Volker and others inside the administration are clearly having to sell their mission to Trump too and not just the Russians. Their case to Trump goes something like this: You say you want better relations with Moscow. Well, that’s not possible with the Russians still supporting a shooting war in Ukraine and subject to tough U.S. and European sanctions as a result. “If we are going to have any improvement in U.S.-Russia relations,” Volker said, “we don’t want to stay where we are. We’d like for this to be more constructive,” and for that to be the case “we’re going to have to see progress in Ukraine.”
Volker says Trump gets it. “I know, having heard from the president directly on this, he wants to do this. He wants to make peace; he wants to see this resolved; he wants to see Ukraine get its territory back. It’s crystal clear.”
The most pressing current issue that could well blow up Volker’s talks – and further erode Trump’s hopes of improved relations with Putin – are weapons sales to Ukraine. After months of internal debates, both the Pentagon and the State Department have reportedly recommended Trump approve a $47 million package of arms, including Javelin anti-tank missiles that Ukraine has heavily lobbied for. But Trump himself has not yet signed off and many Russia watchers believe he remains reluctant to do so; with the Russian presidential election looming and the fate of the Ukraine talks with Surkov still unclear, it’s possible the U.S. may not act on the recommendation anytime soon. “There isn’t any decision here,” Volker said.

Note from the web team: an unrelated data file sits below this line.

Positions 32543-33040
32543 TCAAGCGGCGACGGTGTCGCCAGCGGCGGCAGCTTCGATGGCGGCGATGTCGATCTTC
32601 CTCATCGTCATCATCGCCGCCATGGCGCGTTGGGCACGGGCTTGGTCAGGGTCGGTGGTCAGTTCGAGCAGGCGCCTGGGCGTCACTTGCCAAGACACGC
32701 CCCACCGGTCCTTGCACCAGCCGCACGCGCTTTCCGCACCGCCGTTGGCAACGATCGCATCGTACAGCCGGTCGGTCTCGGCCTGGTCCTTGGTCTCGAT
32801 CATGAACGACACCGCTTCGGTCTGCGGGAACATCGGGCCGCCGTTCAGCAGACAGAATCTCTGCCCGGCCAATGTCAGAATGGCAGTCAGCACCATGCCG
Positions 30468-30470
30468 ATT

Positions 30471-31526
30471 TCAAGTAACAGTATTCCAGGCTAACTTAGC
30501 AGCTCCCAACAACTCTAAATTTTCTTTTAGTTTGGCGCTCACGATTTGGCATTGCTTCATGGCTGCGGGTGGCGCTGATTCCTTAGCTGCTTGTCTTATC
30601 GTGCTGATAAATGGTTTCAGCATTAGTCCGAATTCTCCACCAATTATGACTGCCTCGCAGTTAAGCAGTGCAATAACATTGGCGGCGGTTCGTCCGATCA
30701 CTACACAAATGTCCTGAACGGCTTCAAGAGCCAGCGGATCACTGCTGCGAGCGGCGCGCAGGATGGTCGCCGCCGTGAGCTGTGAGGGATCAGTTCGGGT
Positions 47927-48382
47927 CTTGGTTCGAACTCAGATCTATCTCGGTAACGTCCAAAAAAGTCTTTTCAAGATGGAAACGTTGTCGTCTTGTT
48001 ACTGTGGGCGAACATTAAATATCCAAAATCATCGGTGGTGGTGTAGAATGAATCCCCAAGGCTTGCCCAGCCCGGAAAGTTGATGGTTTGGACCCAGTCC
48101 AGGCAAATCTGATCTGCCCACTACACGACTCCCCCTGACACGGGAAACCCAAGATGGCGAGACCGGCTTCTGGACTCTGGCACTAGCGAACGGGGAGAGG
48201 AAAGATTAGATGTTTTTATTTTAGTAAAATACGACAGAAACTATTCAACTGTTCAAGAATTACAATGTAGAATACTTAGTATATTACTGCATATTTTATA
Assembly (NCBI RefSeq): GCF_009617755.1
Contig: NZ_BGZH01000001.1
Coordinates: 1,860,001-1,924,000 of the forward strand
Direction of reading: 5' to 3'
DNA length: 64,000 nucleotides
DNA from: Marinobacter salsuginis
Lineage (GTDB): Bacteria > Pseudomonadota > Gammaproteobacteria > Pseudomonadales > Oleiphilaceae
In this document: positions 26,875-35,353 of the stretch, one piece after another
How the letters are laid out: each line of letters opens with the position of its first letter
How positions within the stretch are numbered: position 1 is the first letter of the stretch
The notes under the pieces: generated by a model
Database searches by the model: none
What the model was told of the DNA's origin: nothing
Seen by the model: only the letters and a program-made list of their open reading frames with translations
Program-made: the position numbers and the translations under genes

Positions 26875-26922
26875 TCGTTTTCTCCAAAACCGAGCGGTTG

Several sources have told me Volker has been a strong advocate for the arms sales, and he made clear in our interview that he supports the idea.
“There isn’t anything compelling that I can see as to why Ukraine should be a special case, why we wouldn’t do that, especially when they’re actively trying to defend their territory,” Volker said, before walking through “the arguments that people made in the past” and which “I don’t think hold a lot of water,” from the prospect that sending advanced U.S. arms to the Ukrainians could actually backfire and cause an escalation in the fighting to the idea that it would embolden Ukrainians to keep fighting and refuse to come to the negotiating table.
I asked one veteran Russia hand, a former senior State Department official, what to think about those arguments. Volker, the former official said, is on the right side. But Trump – as far as anyone can tell – is not.
And what does that do to Volker’s credibility with the Russians he’s supposed to be negotiating with?
You don’t have to be a veteran Kremlinologist to know the answer to that one.
Susan B. Glasser is POLITICO’s chief international affairs columnist. Her new podcast, The Global Politico, comes out Mondays. Subscribe here. Follow her on Twitter @sbg1.